The Rotary Club of Payson's 2006 Educational Grant Awards were officially presented to six individuals at the annual School District and Teacher Appreciation Barbecue.
But just as teachers prepared to return to their meals after the awards, there was an unexpected addition to the ceremony.
"Last year, Rotary made the decision to begin a tradition of the Teacher of the Year award," past-president Dan Hill said.
So, after teachers Julie Eckhardt, Barbara Toma, Barbara Quinlan, Brenda Ortlund, Eileen Lawson and Barbara Potvin received their certificates, Carmelita Locke, a fifth grade teacher at Frontier Elementary school, shaking her head in surprise, accepted the first annual Teacher of the Year award and a $500 check.
The choice was the result of questionnaires Rotary sent to school administrators requesting nominations of a teacher who was an "unsung hero," Hill said.
Locke was chosen on the basis of what she does in her classroom and beyond. Her involvement in Frontier Elementary School's music and gifted programs were cited on her recommendation form.
She can spend the $500 on anything she wants.
The $500 each of the six educational grant winners were awarded must be used to purchase supplies for their classrooms, libraries and programs.
Toma and Quinlan, both teach eighth grade science teachers at Rim County Middle School, applied for scientific models and materials, including sets of atoms, elements and ions, that they can share with each other's students in upcoming labs.
"We are thrilled to have these new materials because we had some that were outdated and we didn't have a lot of models to show the kids," Toma said.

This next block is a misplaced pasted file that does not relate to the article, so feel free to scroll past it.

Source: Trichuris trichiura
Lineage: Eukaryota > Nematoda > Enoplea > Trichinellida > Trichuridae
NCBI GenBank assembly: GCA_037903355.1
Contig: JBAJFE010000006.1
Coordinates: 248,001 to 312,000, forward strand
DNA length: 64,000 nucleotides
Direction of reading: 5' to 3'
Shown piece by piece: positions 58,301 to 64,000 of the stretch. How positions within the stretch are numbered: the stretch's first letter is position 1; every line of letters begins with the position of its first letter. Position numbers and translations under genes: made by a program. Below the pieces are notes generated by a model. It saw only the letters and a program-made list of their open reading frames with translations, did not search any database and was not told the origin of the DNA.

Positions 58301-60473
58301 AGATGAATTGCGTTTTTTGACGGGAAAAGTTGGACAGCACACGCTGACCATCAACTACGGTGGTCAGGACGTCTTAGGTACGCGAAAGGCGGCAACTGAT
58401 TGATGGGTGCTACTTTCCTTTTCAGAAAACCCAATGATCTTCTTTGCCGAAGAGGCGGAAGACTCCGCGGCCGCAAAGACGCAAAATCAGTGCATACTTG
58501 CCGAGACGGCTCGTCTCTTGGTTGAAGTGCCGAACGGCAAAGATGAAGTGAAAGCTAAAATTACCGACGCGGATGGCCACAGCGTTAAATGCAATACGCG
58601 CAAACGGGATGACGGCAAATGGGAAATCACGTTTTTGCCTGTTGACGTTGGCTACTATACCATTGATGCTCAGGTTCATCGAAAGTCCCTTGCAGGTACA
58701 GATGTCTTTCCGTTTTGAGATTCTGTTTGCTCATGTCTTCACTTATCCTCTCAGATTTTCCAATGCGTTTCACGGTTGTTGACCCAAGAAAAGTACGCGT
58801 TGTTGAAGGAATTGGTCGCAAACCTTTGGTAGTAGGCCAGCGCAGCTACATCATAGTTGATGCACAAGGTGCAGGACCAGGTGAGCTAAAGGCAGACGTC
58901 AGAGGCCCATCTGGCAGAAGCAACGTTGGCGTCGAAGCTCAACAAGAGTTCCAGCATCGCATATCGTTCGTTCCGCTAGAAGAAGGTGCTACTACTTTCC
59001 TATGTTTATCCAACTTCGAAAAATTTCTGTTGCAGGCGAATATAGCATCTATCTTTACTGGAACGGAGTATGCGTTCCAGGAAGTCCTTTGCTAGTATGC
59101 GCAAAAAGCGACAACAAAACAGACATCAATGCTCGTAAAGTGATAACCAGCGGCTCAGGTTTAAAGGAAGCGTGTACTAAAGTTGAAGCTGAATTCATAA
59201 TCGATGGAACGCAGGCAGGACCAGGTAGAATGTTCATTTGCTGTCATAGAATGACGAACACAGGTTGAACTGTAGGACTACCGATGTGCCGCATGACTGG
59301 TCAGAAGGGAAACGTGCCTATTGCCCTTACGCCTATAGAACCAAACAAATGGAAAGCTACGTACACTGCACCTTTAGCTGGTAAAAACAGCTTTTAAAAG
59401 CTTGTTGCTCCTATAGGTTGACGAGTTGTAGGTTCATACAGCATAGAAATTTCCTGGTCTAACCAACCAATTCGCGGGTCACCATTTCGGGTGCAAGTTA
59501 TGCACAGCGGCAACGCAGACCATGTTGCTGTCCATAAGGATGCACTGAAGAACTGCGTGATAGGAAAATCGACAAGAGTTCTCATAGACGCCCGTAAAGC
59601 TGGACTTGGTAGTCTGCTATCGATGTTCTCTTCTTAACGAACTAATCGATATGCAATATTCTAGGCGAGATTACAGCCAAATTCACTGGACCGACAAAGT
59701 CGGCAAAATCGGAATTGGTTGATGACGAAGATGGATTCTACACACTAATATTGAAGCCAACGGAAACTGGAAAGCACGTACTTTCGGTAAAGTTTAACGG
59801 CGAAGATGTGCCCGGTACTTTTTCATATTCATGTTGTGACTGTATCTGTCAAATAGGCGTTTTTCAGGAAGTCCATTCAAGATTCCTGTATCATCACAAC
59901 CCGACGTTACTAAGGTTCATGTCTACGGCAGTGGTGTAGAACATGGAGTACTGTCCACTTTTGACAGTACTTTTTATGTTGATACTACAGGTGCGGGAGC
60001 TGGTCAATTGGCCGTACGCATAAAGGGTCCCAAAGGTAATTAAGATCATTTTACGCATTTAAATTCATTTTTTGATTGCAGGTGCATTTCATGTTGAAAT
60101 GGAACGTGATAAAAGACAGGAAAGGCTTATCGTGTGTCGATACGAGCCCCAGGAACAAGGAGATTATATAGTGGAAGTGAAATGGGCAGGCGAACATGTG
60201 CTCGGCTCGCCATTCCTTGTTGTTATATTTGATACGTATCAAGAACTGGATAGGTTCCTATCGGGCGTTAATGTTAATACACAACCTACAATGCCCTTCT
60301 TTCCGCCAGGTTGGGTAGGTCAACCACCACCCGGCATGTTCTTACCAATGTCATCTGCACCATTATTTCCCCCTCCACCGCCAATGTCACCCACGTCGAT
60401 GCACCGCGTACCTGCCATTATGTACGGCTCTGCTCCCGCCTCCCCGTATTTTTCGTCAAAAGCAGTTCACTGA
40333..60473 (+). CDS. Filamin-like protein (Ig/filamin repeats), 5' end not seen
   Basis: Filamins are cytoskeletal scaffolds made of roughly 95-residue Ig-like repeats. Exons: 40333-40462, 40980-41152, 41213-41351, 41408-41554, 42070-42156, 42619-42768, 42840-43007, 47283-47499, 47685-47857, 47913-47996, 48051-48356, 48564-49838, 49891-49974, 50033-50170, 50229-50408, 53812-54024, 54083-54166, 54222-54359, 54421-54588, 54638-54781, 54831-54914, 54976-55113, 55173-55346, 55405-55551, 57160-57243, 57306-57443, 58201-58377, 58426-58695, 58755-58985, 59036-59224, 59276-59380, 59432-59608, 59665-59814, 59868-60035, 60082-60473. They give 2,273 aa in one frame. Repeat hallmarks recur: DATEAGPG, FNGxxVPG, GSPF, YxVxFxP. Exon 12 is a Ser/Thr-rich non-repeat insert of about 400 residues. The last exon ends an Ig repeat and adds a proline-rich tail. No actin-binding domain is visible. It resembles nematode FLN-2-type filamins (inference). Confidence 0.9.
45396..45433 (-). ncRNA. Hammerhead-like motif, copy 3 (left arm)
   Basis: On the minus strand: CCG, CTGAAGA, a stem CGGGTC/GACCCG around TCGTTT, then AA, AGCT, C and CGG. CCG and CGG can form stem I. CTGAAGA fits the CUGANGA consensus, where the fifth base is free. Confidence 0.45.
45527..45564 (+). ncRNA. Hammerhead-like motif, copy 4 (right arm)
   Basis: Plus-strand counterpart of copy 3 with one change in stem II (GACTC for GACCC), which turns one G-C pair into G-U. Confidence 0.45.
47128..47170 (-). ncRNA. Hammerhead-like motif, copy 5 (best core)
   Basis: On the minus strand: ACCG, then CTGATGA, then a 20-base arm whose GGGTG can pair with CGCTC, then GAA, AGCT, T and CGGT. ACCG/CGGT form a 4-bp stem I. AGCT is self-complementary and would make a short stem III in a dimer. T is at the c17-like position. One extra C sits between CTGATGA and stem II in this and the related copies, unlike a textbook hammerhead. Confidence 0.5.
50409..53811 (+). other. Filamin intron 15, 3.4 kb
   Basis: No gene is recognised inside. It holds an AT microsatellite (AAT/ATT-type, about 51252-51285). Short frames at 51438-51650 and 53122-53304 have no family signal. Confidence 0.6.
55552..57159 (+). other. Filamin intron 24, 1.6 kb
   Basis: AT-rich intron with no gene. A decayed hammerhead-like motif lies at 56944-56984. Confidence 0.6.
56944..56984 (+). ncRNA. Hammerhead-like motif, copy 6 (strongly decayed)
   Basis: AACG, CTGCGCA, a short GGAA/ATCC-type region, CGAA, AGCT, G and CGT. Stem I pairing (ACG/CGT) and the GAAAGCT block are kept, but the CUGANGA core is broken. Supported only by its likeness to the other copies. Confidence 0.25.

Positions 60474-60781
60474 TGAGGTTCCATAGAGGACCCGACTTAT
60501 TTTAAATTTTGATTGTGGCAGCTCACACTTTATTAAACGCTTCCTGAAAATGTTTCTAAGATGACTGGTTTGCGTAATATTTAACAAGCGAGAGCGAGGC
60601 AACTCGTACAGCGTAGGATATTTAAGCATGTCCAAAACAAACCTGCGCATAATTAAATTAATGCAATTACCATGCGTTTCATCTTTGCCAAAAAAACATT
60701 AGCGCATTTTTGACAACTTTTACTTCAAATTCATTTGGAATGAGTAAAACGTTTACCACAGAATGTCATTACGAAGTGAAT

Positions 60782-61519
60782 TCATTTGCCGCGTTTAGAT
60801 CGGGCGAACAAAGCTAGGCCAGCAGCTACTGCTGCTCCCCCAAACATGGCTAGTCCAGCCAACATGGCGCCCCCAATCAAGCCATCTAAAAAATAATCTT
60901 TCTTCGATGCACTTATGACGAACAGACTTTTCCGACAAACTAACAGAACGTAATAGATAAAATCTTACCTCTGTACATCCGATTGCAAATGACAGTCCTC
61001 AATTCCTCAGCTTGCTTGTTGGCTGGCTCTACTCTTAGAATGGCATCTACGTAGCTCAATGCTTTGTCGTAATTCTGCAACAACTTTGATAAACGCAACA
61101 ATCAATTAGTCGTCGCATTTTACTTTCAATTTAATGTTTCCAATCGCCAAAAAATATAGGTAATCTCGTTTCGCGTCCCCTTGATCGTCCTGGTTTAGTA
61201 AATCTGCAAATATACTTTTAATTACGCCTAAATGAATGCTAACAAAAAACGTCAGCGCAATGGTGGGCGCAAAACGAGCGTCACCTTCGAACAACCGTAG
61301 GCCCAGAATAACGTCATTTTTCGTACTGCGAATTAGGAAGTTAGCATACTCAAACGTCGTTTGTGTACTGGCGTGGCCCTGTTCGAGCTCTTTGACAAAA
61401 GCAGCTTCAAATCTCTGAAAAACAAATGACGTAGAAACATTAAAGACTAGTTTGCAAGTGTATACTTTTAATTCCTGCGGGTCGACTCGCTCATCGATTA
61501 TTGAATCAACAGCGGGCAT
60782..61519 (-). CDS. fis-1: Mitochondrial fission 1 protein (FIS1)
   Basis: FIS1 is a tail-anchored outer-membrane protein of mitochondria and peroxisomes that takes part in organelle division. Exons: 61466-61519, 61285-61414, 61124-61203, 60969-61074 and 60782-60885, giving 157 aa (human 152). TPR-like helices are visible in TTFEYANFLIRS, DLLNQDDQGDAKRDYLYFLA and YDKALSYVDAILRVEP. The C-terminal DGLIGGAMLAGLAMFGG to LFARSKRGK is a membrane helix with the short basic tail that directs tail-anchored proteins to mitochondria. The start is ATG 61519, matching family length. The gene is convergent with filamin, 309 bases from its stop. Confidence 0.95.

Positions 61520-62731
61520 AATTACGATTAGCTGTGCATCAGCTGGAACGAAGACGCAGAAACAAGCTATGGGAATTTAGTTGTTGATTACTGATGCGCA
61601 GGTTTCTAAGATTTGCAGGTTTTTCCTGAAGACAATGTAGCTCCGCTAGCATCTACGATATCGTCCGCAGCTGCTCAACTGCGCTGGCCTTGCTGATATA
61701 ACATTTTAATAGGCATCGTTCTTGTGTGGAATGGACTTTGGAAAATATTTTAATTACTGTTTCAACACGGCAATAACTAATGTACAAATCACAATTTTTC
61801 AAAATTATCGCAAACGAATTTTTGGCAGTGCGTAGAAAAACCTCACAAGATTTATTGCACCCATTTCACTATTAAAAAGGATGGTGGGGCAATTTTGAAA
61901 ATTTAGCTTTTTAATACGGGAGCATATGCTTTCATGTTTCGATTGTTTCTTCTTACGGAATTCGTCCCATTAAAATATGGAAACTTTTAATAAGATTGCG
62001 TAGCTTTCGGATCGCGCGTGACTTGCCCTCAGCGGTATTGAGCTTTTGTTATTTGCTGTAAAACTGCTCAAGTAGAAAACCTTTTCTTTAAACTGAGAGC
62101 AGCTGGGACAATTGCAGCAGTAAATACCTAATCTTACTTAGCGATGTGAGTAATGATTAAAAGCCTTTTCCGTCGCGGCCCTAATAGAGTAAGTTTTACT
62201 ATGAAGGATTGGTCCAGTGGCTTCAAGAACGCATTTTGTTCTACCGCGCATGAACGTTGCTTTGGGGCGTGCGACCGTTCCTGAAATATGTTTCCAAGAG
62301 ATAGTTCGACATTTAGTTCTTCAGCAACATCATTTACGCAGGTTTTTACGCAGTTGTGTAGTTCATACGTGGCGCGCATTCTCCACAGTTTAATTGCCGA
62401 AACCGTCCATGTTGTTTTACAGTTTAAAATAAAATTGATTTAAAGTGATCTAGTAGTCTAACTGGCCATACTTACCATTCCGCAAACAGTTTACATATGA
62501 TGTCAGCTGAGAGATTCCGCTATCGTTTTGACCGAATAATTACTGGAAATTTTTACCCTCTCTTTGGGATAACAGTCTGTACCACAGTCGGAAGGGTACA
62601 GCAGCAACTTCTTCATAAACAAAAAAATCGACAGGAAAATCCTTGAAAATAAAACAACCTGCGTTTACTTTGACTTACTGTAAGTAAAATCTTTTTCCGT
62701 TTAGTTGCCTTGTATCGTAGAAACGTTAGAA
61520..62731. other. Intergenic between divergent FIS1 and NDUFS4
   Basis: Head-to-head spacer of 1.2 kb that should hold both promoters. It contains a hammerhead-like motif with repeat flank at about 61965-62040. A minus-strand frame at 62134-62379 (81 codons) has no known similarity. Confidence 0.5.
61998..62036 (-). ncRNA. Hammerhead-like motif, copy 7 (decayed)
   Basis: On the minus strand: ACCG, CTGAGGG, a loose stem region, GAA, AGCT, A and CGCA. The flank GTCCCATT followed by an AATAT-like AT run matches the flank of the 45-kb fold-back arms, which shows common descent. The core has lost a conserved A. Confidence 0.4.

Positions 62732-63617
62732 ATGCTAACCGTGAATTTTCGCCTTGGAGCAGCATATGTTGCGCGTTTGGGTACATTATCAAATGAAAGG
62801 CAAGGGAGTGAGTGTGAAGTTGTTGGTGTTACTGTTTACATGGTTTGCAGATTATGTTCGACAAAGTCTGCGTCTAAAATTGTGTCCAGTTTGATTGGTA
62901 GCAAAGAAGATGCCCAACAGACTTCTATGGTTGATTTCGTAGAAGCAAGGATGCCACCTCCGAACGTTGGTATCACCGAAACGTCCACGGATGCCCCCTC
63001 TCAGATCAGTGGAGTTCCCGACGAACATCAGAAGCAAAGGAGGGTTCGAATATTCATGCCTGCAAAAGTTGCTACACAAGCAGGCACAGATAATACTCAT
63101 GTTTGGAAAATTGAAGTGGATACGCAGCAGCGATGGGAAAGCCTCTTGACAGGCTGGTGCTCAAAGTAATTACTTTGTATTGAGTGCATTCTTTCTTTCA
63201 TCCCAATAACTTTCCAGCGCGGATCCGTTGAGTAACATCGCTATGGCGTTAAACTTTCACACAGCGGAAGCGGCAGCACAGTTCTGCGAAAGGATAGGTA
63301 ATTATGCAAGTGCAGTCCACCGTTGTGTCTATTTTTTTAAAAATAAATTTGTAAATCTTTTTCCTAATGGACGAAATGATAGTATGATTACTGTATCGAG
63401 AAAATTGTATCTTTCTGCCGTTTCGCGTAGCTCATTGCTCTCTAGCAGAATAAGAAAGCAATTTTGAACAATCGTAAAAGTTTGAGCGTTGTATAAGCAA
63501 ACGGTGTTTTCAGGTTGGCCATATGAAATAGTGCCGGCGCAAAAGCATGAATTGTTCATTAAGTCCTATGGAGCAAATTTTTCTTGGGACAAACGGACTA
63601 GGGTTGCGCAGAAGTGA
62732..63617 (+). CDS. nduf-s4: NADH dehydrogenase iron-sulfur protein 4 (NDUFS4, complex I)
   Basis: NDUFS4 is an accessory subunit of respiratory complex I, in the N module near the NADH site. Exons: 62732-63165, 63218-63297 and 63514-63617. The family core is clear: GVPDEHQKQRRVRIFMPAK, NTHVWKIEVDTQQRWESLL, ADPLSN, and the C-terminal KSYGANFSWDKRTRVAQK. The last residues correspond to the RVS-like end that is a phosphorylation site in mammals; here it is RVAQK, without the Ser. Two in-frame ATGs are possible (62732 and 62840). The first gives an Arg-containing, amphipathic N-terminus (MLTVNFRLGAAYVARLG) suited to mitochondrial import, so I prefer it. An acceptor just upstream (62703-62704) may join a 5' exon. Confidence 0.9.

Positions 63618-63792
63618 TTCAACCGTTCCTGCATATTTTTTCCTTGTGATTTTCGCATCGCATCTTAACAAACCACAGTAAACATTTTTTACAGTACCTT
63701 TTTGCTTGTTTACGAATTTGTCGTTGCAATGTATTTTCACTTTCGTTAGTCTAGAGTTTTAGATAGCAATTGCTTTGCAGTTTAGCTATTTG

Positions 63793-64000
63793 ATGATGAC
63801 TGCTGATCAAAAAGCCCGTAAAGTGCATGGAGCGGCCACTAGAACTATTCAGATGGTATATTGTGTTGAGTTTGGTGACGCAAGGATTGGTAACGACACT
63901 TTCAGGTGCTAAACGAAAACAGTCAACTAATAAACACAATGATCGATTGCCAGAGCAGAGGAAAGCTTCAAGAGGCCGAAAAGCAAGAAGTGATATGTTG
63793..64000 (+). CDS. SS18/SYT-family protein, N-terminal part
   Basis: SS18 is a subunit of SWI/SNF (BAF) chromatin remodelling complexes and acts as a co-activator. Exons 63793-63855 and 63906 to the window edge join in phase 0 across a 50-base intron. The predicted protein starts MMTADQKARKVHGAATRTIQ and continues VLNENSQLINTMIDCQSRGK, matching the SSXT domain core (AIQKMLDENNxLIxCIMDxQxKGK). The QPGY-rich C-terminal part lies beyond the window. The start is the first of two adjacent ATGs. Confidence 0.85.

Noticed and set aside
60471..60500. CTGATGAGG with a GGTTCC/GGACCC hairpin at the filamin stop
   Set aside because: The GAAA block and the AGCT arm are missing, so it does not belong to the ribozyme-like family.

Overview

"Now the kids will actually get to see what they've read about," Quinlan added.
Eckhardt, Potvin and Lawson, the librarians at Julia Randall Elementary School, RCMS and FES respectively, ordered books.
The shelves of JRE's library welcomed the addition of nonfiction history books in a comic book format thanks to Eckhardt.
"I chose the listening books and paperback novels that teachers use as a classroom set, so the students who need to be listening to the book would be able to participate," said Potvin.
"I am doing a longitudinal research project on how audiobooks help to improve reading," said Lawson, who ordered them in a variety of reading levels. "The research I did last year showed that some students were able to jump two grade levels by using the audiobooks to gain confidence and be able to read on their own."
"My grant was for new grammar and vocabulary games, language cards, plus books and CDs to aid with auditory processing," Ortlund said.
She is the speech language pathologist at FES.
These awards were made possible by funds raised by Rotary Club members principally at their annual Dollars for Scholars event, scheduled this year from 5 to 9 p.m. Saturday, Sept. 23, at the Tonto Apache Gym.
Tickets are $100 per couple and may be obtained from any Rotary member.
Tickets include dinner and a chance to win many door prizes, including a $5,000 cash grand prize.